Remarks announcing new investments to strengthen Canada’s aerospace sector
I am very happy to be back here with Premier Legault.
François, it’s always a pleasure seeing you for important announcements like these.
Partnerships like these are wonderful.
It’s nice to keep seeing people in person more often.
This morning I visited a vaccination centre in St. Michel, here in Montréal.
Of course, everything was very well organized.
I met with young people from the neighbourhood and we spoke about the importance of getting vaccinated.
In Quebec, more than 82% of the eligible population has received their first dose and more than 47% of the eligible population has received a second dose.
Thanks to everyone for this incredible effort. We know we have to keep working together.
Don’t let up! We are moving in the right direction but we still need everyone’s help.
I’m also very happy to be here today with Ministers Champagne and Joly, who are working very hard for the aerospace industry and for our regions.
And I would also like to welcome Quebec's Minister of Finance and Minister of the Economy and Innovation, Éric Girard; the President of Aéro Montréal, Suzanne Benoît; the President of the Chamber of Commerce of Metropolitan Montreal, Michel Leblanc; the President of AIAC, Mike Mueller; the President of Pratt & Whitney Canada, Maria Della Posta; the President of CAE, Marc Parent; and the President of Bell Textron Canada, Steeve Lavoie.
Thanks to all of you for being here today.
The first airplane was designed in Quebec 110 years ago by Percival Reid, in a garage on Sainte‑Catherine Street in Montréal.
Since then, much has changed in the aerospace industry—and on Sainte‑Catherine Street—but the desire to explore and innovate has remained the same.
It's also a story of great pride.
Thanks to our expertise, Montréal is one of the three major aerospace centres in the world.
Quebec is one of the few places where an aircraft can be designed from A to Z, flown and certified.
The greenest commercial airplane in the world—the Airbus A220—is a Quebec aircraft.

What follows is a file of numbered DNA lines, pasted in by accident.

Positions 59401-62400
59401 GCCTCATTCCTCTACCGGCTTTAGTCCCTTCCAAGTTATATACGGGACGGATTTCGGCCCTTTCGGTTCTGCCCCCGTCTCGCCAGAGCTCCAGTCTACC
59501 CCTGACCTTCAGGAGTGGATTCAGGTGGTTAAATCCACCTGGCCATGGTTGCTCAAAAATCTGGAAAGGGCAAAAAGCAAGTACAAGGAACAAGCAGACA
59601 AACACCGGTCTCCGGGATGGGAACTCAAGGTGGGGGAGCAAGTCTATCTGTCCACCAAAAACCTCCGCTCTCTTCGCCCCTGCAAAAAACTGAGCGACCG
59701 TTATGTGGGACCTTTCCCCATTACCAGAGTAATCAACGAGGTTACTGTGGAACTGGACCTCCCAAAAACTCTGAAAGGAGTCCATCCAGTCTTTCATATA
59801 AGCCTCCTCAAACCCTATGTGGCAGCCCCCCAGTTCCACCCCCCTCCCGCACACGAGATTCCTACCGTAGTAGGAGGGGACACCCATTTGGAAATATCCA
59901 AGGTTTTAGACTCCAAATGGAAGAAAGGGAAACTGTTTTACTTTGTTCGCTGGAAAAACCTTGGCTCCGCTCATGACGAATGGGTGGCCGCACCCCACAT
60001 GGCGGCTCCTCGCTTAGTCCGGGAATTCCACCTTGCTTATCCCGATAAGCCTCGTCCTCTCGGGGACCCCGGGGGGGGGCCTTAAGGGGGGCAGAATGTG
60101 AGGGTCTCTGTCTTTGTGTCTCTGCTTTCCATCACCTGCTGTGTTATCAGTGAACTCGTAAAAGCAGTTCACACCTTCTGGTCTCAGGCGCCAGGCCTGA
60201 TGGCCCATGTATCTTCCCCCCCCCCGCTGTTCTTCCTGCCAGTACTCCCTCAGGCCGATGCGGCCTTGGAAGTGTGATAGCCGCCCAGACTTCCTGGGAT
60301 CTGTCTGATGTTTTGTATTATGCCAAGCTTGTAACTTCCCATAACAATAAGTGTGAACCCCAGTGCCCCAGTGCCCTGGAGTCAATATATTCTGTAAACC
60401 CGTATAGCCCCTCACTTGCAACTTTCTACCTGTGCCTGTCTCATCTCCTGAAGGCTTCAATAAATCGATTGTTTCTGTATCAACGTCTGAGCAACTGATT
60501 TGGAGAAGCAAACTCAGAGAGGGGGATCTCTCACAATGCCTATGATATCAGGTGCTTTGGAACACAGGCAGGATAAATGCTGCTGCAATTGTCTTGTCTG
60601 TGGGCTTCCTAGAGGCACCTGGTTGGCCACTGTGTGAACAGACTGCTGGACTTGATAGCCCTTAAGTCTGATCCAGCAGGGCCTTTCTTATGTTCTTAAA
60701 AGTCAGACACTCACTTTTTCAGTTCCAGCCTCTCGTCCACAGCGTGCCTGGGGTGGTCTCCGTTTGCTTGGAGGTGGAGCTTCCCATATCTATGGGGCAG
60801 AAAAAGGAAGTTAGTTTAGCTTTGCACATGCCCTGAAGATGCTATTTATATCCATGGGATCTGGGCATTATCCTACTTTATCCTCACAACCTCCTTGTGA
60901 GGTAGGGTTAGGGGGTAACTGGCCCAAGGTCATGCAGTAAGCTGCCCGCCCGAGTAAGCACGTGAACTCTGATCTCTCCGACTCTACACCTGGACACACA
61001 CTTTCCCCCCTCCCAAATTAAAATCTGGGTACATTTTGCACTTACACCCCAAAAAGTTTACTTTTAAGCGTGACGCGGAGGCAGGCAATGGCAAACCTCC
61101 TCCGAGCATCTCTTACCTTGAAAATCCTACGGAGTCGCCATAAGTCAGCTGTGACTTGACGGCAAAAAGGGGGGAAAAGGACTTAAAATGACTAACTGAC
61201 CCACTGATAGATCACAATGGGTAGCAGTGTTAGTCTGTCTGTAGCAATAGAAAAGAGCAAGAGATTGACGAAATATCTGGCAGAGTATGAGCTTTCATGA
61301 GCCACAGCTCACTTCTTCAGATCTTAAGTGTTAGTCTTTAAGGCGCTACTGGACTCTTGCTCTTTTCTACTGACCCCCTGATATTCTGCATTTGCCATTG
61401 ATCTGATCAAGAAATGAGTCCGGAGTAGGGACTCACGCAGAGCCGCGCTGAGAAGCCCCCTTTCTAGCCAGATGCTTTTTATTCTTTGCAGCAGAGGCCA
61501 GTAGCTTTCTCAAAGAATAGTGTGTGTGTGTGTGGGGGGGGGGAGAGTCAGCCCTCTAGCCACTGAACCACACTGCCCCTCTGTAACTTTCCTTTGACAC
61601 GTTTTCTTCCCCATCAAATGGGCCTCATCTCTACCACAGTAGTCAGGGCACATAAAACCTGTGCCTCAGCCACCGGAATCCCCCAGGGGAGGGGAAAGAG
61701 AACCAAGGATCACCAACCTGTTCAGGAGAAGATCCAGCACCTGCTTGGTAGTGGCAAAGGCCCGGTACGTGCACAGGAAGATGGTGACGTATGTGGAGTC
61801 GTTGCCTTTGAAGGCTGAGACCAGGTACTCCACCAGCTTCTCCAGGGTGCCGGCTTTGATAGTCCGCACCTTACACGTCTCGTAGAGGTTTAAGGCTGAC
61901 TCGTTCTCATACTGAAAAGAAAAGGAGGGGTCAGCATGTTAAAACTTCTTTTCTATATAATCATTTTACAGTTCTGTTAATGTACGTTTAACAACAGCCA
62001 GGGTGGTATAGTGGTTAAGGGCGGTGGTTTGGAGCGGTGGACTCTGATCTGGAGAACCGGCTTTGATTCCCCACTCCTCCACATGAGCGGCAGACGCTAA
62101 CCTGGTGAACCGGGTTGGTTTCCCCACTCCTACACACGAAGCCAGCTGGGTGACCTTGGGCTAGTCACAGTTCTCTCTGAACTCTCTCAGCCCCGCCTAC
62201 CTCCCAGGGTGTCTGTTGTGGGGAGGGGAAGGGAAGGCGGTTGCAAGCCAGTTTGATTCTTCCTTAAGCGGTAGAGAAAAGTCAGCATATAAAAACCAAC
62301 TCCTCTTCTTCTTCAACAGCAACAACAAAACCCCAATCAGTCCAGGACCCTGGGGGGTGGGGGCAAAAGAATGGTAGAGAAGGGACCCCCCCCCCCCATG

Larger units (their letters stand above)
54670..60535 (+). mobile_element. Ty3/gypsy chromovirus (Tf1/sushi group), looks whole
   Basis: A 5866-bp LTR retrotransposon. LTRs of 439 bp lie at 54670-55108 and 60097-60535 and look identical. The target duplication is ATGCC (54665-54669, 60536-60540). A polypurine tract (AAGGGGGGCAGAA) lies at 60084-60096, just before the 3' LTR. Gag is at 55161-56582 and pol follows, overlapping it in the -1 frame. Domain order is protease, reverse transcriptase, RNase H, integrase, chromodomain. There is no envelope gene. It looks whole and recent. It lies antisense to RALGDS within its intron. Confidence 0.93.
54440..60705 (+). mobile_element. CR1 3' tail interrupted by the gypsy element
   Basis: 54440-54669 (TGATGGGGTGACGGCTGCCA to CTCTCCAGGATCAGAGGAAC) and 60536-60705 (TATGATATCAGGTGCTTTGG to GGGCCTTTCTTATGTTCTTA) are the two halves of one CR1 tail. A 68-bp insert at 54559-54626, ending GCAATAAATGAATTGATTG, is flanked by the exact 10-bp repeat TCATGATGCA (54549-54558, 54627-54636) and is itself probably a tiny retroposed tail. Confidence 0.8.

But we must continue to solidify our place as a world leader in aerospace.
Global competition is fierce as to who will develop the next cleaner aircraft, or the next technology that will revolutionize the sector.
And of course, when we talk about aerospace, we are also talking about helicopters, engines, flight simulators—in short, we are talking about a whole ecosystem.
It is very clear to us: the future of aerospace is here.
So we are going to provide the right tools to get there.
Today, I am announcing that the federal government will invest up to $440 million to support innovative projects and create jobs in the aerospace industry.
Along with the contribution of the Government of Quebec, this is a joint investment of up to $693 million.
This funding will enable Bell Textron Canada, CAE and Pratt & Whitney Canada to continue to innovate and break into new markets.
These projects are expected to create and maintain more than 12,000 well-paying jobs, while providing co-op placements for more than 6,200 students.
Today, we're investing to create good, well-paying jobs for our recovery.
This investment will also secure the industry's long-term future in Canada by developing green aviation projects and more clean technologies.
Some of these technologies will take decades to develop.
So there's absolutely no time to waste—and that's why we're here today.
We know that the aerospace sector has been hit hard by the consequences of the pandemic.